The back story
Long before I started writing about guns I was writing about American and European Classic Cars. Over more than 30 years, beginning in 1977, I wrote thousands of magazine articles and took somewhere around 10,000 photographs, edited car magazines, and authored and photographed over 30 books on automobiles, including three very popular ones for Random House and HarperCollins. And it was the cars that got me into guns! Car collectors are also very often gun collectors and this is where it started.
Back in the late 1970s I was working as the assistant editor of Car Classics magazine for the legendary Dean Batchelor, former editor of Road & Track, and director of the Harrah Automobile Collection. I learned a lot about writing and automotive history from Dean and a few of his old friends. You might say I became there young protégé. I will always be thankful for what they taught me and for introducing me to other influential collectors. And there was one who was a gun collector.
I had an assignment to shoot a Lamborghini and it required a European looking estate for the background. One collector I had met had such a house. And after contacting him we set a day and time for me to arrive with the Lamborghini. I had previously shot a Porsche 550 Spyder there, so we weren’t strangers. Lighting is essential for outdoor photography and a bright sunny day really isn’t what you want. Light clouds to soften the sun, or just before sundown is better, and with a red Lamborghini the day’s harsh, bright sunlight put things on hold for awhile. (If I ever write a book on automotive photography, I’m calling it “Waiting for a cloud”). We decided to grab some lunch and somehow got on to the topic of guns. He collected all types of handguns but favored early (pre-war era) German pistols. When we got back to the house, the light was still not good, so I got a tour of his gun collection. What struck me first was a cabinet with guns I had only ever seen in movies. He put the very first Broomhandle Mauser I ever held into my hands. It was a Model 712, even then a very rare and expensive gun. That started me on collecting Broomhandle Mausers for the next 30 plus years. But the one I couldn’t get (did find a couple over the years and knew all the paperwork that would be involved) was a Model 712. I simply could never afford it. Every time I had enough disposable income and found another, the value had gone up proportionally and I still couldn’t afford it. I have photographed a few, handled a few, but never owned one. Then, one day Umarex introduced a CO2 version of the Model 712. I bought it, and have shot it countless times, written about it more than almost any other air pistol, and for all of the reasons I have explained, despite many newer and innovative CO2 models that I really like, the Model 712 was, is, and will always be my favorite CO2 air pistol of all time.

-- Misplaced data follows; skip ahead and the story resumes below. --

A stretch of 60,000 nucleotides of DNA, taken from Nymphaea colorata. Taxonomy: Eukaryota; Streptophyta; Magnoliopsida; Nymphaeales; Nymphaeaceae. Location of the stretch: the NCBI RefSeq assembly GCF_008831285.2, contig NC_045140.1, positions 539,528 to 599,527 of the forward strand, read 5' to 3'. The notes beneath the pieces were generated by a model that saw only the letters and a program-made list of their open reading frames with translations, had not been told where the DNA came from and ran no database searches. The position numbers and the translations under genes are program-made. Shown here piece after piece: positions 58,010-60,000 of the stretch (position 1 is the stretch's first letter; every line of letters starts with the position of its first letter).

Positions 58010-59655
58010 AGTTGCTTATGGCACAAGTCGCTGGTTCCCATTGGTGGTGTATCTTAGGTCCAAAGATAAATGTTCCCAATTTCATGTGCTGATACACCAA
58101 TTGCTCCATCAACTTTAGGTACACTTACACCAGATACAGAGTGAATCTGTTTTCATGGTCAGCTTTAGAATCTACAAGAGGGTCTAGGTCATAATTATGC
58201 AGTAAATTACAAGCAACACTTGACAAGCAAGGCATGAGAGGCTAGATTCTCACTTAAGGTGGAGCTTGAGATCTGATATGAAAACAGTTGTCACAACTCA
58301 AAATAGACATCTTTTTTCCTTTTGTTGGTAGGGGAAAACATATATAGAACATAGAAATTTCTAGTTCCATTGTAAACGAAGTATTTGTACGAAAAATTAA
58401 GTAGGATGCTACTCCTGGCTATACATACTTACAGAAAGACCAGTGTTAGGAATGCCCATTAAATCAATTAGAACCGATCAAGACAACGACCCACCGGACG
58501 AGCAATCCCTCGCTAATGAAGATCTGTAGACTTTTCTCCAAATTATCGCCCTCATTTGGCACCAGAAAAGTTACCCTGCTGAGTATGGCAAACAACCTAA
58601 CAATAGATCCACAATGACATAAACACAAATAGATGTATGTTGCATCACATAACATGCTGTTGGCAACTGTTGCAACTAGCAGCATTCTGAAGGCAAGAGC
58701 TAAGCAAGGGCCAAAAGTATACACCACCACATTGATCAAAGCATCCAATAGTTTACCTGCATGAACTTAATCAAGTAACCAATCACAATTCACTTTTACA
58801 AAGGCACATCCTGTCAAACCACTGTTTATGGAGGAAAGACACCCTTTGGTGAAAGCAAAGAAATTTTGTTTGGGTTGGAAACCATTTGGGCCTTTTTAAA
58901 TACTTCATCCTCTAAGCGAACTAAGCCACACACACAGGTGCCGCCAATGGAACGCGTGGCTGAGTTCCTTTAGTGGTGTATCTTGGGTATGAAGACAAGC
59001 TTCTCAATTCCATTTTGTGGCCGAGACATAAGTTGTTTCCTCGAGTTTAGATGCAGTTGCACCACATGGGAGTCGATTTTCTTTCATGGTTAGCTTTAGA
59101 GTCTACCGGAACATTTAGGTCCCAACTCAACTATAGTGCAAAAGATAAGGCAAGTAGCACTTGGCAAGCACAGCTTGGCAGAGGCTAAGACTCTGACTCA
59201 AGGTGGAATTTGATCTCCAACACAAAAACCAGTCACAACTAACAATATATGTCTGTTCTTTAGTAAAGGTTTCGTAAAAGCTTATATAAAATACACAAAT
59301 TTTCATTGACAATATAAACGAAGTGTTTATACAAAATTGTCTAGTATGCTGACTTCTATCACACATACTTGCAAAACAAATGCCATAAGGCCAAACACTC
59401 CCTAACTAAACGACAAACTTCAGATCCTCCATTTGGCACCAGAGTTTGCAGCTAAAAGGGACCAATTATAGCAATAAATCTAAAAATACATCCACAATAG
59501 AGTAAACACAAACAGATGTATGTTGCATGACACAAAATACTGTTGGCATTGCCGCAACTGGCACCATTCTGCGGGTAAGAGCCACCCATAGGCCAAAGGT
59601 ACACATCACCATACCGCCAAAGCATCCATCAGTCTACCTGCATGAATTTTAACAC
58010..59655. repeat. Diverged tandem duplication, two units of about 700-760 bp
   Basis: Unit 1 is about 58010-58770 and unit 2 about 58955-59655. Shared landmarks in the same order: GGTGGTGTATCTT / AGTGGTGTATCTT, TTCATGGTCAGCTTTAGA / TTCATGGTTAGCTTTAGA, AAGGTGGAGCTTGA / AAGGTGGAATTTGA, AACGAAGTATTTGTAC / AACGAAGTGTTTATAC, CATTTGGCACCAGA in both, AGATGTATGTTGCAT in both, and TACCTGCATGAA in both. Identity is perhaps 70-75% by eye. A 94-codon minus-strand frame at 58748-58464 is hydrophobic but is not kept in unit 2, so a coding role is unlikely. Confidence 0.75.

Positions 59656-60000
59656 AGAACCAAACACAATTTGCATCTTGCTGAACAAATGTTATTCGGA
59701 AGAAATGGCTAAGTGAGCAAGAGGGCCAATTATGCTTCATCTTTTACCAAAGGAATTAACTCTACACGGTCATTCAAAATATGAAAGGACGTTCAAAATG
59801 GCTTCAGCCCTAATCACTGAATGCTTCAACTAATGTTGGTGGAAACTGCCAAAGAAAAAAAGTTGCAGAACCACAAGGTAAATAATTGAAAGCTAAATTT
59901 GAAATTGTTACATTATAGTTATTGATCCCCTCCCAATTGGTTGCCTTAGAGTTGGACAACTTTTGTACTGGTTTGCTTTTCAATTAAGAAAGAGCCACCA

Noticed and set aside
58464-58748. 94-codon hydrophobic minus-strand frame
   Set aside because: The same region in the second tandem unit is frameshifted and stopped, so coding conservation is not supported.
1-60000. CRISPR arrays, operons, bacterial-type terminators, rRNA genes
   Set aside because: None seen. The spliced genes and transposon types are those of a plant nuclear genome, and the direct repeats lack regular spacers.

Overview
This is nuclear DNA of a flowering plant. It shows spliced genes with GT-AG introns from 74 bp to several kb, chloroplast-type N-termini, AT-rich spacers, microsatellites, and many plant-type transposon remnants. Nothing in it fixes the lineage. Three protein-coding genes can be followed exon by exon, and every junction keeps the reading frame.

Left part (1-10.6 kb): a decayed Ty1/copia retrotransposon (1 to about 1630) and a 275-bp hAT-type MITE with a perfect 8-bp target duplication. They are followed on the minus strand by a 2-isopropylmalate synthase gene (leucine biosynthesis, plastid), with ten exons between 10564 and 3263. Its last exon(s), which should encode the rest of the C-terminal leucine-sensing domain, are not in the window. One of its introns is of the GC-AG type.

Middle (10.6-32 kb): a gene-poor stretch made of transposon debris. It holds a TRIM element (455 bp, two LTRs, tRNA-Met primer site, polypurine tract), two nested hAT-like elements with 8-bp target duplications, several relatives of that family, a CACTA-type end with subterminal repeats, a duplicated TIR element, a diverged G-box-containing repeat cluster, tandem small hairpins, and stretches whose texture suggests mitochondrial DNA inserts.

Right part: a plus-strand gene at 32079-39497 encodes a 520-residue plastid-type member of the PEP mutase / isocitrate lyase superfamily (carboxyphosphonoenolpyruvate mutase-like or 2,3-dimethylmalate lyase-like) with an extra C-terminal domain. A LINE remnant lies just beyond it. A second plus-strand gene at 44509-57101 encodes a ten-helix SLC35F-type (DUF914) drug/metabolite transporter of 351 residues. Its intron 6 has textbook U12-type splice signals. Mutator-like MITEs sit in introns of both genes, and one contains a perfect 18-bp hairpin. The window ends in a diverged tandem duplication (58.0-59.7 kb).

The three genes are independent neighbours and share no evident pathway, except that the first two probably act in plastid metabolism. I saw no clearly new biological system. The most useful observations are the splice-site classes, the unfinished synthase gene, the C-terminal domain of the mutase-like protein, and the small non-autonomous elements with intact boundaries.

Reader Adventurist summed it up best when he said this was the gun I would pick: “It’s a pistol that has a very diverse and colorful history including The Old West.” It does indeed, and for this adventure, you have won the M9A3.
Thanks to everyone who participated.